Monday, February 28, 2011

Linking Economy & Health: Unnecessary Care

In examining how issues of security and economy are linked with health, Dutta brings to light how global policies can come to impact local actions, particularly in light of determining the availability and distribution of resources. By continually framing health intervention as an opportunity for scientific and technological advancement, coupled with the interests of commercial organizations, health is deeply connected with economic questions at the global level, bringing forth the role of structures in influencing health.

Wasteful bureaucratic overhead, high prices, high levels of uninsured, malpractice...it goes without stating that the American healthcare system is in crisis. As a communication scholar, I was intrigued by Dutta’s posing of the question, “How are particular communication strategies used by key political actors to background, discursively, the problems of healthcare?” I began to consider this in light of a side-interest of my own related to the communicative practices underlying biomedical overtreatment and unnecessary testing through perpetuating feelings of fear and anxiety in the public. Contrary to the common American belief that more spending, more drugs, and more technology equals better population health outcomes, Americans spend between one fifth and one third of their health care dollars on care that does little, if nothing, to improve health. Each year Americans undergo millions of tests, including MRIs, CT scans, and blood tests, that do little to actually help doctors diagnose disease. Often times, these tests lead patients to worry more than necessary about conditions that they would’ve never bothered with if never been found. Shockingly, according to Brown Lee (2008), over 30,000 Americans are estimated to die each year due to unnecessary care. Patients contract lethal infections while in the hospital for elective procedures, and medical errors are more likely when the volume of care required of physicians, nurses, and general medical staff is higher.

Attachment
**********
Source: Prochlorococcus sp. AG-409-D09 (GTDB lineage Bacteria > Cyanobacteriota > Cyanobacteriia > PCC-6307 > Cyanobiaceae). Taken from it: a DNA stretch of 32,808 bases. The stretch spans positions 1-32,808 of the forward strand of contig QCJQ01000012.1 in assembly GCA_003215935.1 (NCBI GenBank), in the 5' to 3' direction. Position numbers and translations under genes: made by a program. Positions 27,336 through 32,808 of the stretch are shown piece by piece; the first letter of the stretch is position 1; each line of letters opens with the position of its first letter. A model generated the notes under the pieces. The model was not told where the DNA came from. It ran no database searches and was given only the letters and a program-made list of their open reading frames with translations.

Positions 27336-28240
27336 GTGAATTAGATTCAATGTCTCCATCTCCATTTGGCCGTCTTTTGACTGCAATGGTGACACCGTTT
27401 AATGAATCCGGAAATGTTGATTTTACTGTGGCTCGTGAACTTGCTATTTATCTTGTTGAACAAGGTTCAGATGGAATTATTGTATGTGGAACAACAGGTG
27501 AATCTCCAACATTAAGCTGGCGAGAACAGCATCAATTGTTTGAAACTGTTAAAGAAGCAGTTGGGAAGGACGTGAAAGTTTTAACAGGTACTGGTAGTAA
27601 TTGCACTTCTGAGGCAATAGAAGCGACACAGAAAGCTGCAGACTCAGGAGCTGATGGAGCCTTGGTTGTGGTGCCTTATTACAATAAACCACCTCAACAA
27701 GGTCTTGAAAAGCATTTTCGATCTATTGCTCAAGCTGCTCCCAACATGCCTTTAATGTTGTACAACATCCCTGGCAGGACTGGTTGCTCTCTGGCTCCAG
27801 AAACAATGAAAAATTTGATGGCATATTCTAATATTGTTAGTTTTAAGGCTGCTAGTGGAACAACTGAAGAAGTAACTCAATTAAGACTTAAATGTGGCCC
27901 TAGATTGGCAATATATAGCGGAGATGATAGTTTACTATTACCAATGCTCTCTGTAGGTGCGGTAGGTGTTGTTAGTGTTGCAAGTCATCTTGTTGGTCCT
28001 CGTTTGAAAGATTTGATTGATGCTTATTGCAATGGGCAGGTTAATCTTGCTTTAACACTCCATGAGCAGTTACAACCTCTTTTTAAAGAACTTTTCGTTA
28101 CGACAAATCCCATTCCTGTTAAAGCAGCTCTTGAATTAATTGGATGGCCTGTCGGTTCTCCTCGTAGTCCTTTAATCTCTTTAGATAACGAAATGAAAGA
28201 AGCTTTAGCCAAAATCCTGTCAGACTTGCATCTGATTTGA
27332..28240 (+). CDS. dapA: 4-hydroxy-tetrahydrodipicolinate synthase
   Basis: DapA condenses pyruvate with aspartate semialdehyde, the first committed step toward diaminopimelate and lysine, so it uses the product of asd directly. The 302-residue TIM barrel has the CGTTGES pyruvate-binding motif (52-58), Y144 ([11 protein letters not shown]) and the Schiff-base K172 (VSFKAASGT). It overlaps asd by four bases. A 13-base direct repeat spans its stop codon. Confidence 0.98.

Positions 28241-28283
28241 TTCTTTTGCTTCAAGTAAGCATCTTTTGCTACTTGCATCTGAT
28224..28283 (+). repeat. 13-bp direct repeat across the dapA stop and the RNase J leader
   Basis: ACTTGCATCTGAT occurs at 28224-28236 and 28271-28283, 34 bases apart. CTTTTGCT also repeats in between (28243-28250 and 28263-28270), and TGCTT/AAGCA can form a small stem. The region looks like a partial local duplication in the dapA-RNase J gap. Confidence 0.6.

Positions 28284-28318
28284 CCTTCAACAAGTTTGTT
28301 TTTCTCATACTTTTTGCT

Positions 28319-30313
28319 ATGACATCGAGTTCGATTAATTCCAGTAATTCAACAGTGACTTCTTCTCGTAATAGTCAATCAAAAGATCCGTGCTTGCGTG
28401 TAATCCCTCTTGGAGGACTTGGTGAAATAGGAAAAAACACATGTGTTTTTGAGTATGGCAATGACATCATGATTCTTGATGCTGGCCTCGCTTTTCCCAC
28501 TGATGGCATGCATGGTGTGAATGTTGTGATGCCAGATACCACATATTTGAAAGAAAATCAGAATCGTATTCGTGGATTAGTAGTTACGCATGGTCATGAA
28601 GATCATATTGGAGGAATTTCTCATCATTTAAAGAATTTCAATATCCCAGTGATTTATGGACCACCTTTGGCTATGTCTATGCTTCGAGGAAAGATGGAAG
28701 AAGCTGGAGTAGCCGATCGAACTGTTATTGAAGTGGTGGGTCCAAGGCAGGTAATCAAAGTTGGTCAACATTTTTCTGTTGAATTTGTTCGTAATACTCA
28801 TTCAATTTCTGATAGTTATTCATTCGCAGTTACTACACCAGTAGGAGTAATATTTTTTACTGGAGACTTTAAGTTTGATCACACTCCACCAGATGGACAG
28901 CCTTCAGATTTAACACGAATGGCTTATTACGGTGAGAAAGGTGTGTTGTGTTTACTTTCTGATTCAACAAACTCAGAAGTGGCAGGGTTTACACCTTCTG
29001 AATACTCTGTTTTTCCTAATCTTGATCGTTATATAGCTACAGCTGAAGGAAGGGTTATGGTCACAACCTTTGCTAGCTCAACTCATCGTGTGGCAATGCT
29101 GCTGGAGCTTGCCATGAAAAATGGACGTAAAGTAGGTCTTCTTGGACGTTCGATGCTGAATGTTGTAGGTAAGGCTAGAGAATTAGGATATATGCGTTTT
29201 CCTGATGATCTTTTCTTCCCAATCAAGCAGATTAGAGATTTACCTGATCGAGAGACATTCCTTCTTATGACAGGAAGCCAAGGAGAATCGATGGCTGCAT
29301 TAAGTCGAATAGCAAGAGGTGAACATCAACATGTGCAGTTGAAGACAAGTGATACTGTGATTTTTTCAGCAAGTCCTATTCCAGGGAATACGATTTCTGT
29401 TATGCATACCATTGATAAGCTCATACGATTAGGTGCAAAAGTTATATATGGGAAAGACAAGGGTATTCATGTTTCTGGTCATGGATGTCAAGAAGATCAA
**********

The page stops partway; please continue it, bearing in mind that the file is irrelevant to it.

The communicative environment set forth by policy makers, government-funded health institutions, and commercial organizations with the economic benefit of overtreatment in mind, from those who craft the pieces of CT scan machines to those who control the distribution of rubber gloves to phlebotomists, is one that fuels anxieties about outbreaks of disease through straying from the facts to incorporate inflated fears about what is unknown, undesirable, and misunderstood (Alcabes, 2009). As such, treatment has become even more politicized as a commodity bought and sold in today’s neoliberal, “technical-medical-capitalist complex,” and anxiety about the health environmental of today is a central contributor to increasing the demand for care. Solving the healthcare crisis in America requires a solution to our mounting national medical bill, and in this, uncovering the ways in which stakeholders discursively frame overtreatment as “necessary” care seems paramount.

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